Constructed c. 1876, the George Bonner, Sr., House is one of seven houses contained in the Architecture of John Watkins Thematic Resource Nomination, having been designed and built by John Watkins, an accomplished early Utah
builder. John Watkins’ work effectively illustrates the dynamic role the professional builder played in shaping Utah’s early architectural landscape. While it has been customary for historians to explain Utah architecture from the time of first settlement in 1847 up to about 1890 as the simple extension of eastern folk styles or the replication of popular pattern-book designs, John Watkins’ houses suggest a more generous appraisal. Slave to neither tradition nor pattern-book, Watkins found useful ideas in both, ideas that formed the basis of essentially new if nevertheless familiar designs. From two-room cottages to elaborate Gothic Revival houses to houses intended for multi-family polygamous living, Watkins drew upon his broad building experience to create not copies of other houses, but new ones designed to meet his client’s functional, aesthetic, and symbolic needs. This house is significant not only as an important example of the Gothic Revival style in early Utah, but also because it demonstrates Watkins’ ability to deftly manipulate basic picturesque design concepts. Drawing upon a set of ideas embodied in the basic cross-wing house form, Watkins was able to generate a rich variety of housing designs.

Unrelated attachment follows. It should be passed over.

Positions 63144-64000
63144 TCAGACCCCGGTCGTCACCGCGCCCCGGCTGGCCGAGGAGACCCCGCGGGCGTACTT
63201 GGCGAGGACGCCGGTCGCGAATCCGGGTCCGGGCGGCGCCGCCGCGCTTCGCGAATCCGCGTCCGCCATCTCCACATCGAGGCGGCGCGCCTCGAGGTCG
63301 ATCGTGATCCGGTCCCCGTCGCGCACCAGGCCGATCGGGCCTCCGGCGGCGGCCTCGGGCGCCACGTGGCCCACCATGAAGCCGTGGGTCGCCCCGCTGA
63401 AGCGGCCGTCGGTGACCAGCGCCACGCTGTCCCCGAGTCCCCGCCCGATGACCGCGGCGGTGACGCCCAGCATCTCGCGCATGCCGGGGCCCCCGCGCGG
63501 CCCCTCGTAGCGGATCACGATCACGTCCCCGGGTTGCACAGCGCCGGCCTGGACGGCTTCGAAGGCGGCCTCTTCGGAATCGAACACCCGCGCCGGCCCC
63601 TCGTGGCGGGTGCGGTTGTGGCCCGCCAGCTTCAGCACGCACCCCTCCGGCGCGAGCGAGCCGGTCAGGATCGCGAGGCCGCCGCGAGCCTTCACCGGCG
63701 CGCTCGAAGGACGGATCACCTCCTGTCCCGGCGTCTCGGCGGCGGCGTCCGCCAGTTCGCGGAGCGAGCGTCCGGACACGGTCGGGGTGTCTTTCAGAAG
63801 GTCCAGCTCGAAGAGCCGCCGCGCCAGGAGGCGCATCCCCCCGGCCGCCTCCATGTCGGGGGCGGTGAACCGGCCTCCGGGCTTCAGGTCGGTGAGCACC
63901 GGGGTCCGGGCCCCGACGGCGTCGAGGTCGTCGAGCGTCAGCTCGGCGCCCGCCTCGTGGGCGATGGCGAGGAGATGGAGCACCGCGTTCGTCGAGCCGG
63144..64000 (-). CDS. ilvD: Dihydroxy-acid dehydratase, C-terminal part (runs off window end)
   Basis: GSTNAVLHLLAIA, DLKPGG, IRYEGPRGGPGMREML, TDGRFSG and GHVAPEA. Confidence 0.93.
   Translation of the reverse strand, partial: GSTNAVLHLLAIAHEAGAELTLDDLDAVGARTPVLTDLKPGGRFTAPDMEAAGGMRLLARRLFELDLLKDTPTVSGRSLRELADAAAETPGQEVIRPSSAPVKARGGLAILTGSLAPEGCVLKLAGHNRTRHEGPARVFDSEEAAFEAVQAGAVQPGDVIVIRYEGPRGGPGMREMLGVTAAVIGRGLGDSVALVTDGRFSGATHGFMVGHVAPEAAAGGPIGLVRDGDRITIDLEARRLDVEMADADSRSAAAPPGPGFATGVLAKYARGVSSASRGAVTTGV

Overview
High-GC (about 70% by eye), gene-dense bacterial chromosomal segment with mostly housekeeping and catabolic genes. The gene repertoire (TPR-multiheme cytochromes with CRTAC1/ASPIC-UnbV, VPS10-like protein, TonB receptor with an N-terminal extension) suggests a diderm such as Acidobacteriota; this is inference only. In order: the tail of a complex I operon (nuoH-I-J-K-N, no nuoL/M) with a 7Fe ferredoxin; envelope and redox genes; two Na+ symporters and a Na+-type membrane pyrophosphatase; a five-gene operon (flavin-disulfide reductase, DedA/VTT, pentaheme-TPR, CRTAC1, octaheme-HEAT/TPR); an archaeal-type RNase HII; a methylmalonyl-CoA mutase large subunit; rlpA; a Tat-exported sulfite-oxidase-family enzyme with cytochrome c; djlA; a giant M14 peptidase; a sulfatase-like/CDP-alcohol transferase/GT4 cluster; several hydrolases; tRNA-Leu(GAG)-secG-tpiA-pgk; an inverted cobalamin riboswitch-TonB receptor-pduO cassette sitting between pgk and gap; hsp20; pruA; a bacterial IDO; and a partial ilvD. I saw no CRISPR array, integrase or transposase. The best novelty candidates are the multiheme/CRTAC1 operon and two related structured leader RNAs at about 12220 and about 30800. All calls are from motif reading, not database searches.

John Watkins was born in Maidsone, Kent, England in 1834. He received training in the building trade in his native England before joining the Church of Jesus Christ of Latter-day Saints and emigrating to Utah in 1855. Watkins’
skills were welcomed in the nascent Mormon towns of, first, Provo, and then Midway. In Provo, Watkins helped build the original LDS Tabernacle (1856).
George’s sons homes are across the street:
Located at 103 East Main Street in Midway, Utah